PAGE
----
cause the Arbitration Clause would have worked a change 
    with respect to a mandatory subject and ALPA had neither 
    agreed to nor acquiesced in that change, the court enjoined 
    Northwest from applying the Arbitration Clause to any pilot 
    represented by ALPA.
         The district court did not address the question whether 
    other clauses ALPA claimed were newly included in the 1995 
    Conditions also violated the RLA.  ALPA therefore moved to 
    amend the court's order so as to enjoin Northwest from 
    implementing those clauses but the district court denied the 
    motion because of ALPA's failure to comply with local court 
                              II.  Analysis
         ALPA does not challenge the district court's determination 
    that Northwest's use of Conditions originating before 1995 
    must be resolved through binding arbitration.  Therefore, 
    both Northwest's appeal and ALPA's cross-appeal concern 
    only the Union's request for an injunction against North-
    west's use of particular provisions that ALPA maintains first 
    appeared in the 1995 Conditions.
         A.    Northwest's Appeal:  The Arbitration Clause
         Is the arbitration of statutory discrimination claims a man-
    datory subject of bargaining?  Northwest says not and claims 
    the district court erred in enjoining its use of the Arbitration 
    Clause, reasoning as follows.  Under Alexander v. Gardner-
    Denver Co., 
    415 U.S. 36
     (1974), a union cannot waive the right 
    of the employees it represents to bring a statutory discrimi-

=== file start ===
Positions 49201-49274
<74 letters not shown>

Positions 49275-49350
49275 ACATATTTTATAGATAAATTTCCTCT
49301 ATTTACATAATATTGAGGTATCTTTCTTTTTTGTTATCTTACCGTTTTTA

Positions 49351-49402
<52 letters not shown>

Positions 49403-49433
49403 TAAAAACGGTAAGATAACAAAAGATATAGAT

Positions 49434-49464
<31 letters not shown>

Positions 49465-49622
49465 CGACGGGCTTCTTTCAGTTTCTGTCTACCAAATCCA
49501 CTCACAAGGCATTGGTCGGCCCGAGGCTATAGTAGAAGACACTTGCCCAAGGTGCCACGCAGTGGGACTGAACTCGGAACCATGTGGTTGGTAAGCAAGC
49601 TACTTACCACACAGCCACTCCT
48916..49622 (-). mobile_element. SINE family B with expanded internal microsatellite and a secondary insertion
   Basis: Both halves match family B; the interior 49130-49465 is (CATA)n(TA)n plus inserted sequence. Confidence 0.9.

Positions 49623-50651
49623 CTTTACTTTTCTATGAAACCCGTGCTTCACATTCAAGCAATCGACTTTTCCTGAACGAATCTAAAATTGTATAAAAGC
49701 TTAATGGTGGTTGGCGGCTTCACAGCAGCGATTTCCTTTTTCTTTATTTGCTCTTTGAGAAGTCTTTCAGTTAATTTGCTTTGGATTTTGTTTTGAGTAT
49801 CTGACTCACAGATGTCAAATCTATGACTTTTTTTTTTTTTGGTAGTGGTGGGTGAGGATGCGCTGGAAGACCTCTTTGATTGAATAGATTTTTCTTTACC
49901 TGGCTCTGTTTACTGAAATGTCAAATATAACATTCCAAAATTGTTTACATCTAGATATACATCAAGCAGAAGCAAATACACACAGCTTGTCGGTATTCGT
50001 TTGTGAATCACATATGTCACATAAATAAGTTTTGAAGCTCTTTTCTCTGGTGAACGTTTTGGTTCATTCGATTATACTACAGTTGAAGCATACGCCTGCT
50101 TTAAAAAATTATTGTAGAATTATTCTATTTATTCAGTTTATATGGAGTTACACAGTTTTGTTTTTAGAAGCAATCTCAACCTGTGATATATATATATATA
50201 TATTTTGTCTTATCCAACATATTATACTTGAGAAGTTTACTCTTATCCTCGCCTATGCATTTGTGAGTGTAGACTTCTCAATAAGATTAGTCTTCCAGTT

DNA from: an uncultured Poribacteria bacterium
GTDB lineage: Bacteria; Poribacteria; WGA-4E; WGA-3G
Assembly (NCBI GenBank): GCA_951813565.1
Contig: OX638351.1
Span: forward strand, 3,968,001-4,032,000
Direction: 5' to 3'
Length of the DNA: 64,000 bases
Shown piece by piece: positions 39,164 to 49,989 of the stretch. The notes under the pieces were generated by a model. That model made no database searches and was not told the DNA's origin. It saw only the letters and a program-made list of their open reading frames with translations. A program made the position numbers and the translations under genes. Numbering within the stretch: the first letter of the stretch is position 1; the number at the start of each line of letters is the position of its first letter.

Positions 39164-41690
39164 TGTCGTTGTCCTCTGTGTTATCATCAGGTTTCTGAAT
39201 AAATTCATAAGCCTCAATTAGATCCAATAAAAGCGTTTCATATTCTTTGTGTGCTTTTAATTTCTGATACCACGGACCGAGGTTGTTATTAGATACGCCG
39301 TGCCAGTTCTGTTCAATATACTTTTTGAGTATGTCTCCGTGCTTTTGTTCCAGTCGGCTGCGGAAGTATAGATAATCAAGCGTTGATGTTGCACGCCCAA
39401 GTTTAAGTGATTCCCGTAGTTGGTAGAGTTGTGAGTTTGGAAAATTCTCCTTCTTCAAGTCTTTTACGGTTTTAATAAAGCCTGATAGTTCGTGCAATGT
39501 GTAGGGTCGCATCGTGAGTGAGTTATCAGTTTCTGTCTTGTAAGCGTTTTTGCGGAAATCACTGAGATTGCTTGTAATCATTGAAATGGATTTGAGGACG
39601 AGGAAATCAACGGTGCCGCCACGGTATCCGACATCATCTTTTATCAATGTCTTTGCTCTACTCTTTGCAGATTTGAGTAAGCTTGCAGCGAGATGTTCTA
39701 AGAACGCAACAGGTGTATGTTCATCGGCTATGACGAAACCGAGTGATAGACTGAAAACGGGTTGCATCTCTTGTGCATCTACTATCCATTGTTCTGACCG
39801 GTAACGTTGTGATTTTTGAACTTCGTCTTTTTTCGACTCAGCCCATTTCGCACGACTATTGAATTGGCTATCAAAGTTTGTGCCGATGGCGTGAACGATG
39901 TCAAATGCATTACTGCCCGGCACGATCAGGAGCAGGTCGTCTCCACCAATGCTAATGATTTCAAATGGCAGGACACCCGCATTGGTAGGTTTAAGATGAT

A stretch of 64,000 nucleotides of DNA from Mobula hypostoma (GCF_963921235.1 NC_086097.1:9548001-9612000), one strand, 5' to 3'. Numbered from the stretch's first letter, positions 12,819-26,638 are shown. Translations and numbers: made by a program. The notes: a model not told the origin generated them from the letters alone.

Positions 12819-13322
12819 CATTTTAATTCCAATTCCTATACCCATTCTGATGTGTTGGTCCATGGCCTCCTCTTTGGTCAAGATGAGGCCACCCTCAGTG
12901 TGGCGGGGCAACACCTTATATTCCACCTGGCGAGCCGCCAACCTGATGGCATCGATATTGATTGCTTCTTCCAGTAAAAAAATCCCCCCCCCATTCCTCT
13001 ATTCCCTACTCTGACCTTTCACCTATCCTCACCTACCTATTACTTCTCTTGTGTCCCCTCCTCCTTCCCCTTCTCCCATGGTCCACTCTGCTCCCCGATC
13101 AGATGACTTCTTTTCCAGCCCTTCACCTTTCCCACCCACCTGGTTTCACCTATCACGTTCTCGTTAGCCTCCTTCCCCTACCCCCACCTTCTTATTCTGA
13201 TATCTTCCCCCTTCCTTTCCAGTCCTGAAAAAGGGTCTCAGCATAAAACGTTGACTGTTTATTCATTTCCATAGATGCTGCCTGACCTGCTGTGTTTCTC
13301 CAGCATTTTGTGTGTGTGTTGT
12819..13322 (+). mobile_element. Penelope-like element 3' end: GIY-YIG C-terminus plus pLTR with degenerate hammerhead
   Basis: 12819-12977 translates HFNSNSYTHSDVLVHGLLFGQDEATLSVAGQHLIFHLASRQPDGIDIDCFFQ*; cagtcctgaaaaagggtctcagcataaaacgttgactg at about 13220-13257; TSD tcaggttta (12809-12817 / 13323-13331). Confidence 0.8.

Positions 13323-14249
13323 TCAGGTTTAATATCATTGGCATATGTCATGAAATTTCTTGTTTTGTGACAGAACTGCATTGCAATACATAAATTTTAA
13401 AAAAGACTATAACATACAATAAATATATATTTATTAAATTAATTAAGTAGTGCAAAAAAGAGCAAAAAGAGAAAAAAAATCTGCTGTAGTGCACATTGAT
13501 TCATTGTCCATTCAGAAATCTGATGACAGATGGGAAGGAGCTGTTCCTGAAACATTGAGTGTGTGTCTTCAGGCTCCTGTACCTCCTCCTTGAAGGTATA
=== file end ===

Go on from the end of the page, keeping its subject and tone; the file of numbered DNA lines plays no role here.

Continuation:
nation claim in a judicial forum.  Because ALPA cannot agree 
    to such a provision, it cannot be a mandatory subject of 
    bargaining.  Therefore, Northwest is free to deal directly 
    with its employees over the arbitration of such claims.
         For its part, ALPA urges that the arbitration of statutory 
    claims is a mandatory subject, and that we should therefore 
    affirm the district court's judgment, for three independent 
    but related reasons.  First, Gilmer v. Interstate/Johnson 
    Lane Corp., 
    500 U.S. 20
     (1991) "effectively supersedes" 
    Gardner-Denver.  If, as ALPA reads Gilmer, a union may in 
    collective bargaining waive the employees' right to a judicial 
    forum for a statutory discrimination claim, then there is no 
    reason to doubt that the arbitration of statutory claims is a 
    mandatory subject of bargaining.  Second, even if Gardner-
    Denver is still good law, it has no effect upon whether 
    arbitration of statutory claims is a mandatory subject of 
    bargaining.  In other words, as the district court held, North-
    west must bargain with ALPA over the Arbitration Clause 
    regardless whether ALPA could lawfully agree to it because 
    it is directly related to "rates of pay, rules, or working 
    conditions."  Third, even if waiver of the right to a judicial 
    forum is not a mandatory subject of bargaining because 
    ALPA cannot agree to such a waiver under Gardner-Denver, 
    the procedural rules for arbitration, as specified in the Arbi-
    tration Clause, are mandatory subjects of bargaining.
         In Gardner-Denver, the Supreme Court considered wheth-
    er an employee who had pursued arbitration of a racial 
    discrimination claim under a CBA was thereby precluded 
    from later asserting a Title VII claim based upon the same 
    facts.  415 U.S. at 46-55.  The Supreme Court held that 
    "there can be no prospective waiver of an employee's rights 
    under Title VII."  Id. at 51.  Because Title VII provides each